The Stanford Prison Experiment proved that we all have a tendency to become dictators given the proper recipe of situational support, an abusive and secretive system, and a lack of training in empathy and respect for others. If you have never bullied, demeaned, or manipulated another person, think back to your role models. How did these kind people instill in you a default of caring and empathy toward others? Now, imagine your life without these people. Wouldn’t the temptation to act on your anger be so much more enticing? Wouldn’t the fantasy of forced power where everyone jumps to your every wish actually seem comforting? How easy everything would be. How lazy and luxurious your life would become.

Dictators are humans like us, but most have never had the benefit of kind and empathetic role models. They have never known a moral compass and don’t have the slightest clue what this is. Even if they did have such role models, they have found a way to dismiss them, just as Dr. Zimbardo did when he pushed to continue the Stanford Prison Experiment. None of us are guaranteed a firm grip on our moral compass.

Such empathy toward dictators does not excuse them. All of us have a moral obligation to confront dictators if we are in a position to do so, especially dictators doing harm. Such confrontations are about as appealing as throwing yourself off a bridge, with about as much expectation of coming through the incident unscathed.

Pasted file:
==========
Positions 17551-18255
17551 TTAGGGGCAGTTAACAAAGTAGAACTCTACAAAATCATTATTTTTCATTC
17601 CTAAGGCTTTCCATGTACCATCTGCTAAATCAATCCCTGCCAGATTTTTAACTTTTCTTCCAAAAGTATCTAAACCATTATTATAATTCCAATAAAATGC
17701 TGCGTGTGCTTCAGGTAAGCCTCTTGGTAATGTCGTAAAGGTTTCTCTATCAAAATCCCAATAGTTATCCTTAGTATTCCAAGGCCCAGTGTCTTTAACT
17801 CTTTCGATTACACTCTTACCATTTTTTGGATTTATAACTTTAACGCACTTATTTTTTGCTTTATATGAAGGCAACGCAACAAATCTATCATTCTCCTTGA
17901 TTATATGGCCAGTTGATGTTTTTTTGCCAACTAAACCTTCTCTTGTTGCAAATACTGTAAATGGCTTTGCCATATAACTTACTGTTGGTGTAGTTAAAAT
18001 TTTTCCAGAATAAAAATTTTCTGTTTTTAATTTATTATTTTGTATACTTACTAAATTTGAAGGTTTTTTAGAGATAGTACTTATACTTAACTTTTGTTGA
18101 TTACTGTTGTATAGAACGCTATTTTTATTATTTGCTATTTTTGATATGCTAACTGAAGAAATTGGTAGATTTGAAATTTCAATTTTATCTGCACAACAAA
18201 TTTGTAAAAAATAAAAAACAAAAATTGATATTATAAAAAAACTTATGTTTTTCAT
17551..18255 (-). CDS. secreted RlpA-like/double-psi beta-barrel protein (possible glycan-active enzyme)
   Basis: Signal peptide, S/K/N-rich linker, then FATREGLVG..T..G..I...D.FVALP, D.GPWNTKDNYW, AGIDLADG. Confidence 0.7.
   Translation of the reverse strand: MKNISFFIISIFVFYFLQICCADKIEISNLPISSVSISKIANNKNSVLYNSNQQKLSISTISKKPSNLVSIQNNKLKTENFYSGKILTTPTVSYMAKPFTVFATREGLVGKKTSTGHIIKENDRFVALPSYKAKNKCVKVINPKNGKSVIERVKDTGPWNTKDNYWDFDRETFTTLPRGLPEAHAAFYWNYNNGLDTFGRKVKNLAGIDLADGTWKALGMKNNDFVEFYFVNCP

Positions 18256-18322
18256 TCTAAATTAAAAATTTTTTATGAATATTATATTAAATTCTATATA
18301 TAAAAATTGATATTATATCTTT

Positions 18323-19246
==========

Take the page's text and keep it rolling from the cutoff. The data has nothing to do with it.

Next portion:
First, check your level of responsibility for the situation before embarking on this treacherous path. Most readers of this blog are leaders of an organization and we will unfortunately find ourselves in situations that give us no option but to confront – to protect our organization, to ensure the success of a project or campaign, to defend victims of abuse, and so on.

Next, gather trusted advisors, perhaps your fellow leaders or the role models I alluded to earlier. Present your concern objectively to them and see how they react. Ensure that your ego is in check and the reason for your concern has nothing to do with hurt feelings and personal anger. If your advisors agree that a confrontation is needed, start preparing.

Learn about the system and culture that supports this dictator. Find those he or she must answer to and bring your concern to them. If such a discrete confrontation does not resolve the problem, return to your advisors to plan a more public confrontation.

Confronting dictators will never be pleasant, but if we find ourselves to be the best suited for the job, we must take on this challenge. Otherwise, people who have lost their kindness, even humanness, to become a dictator will be left unchecked to trample their victims.

Are you facing or have you ever faced a situation that forced you to confront a dictator? If so, please tell your story in the comments section below.

Sue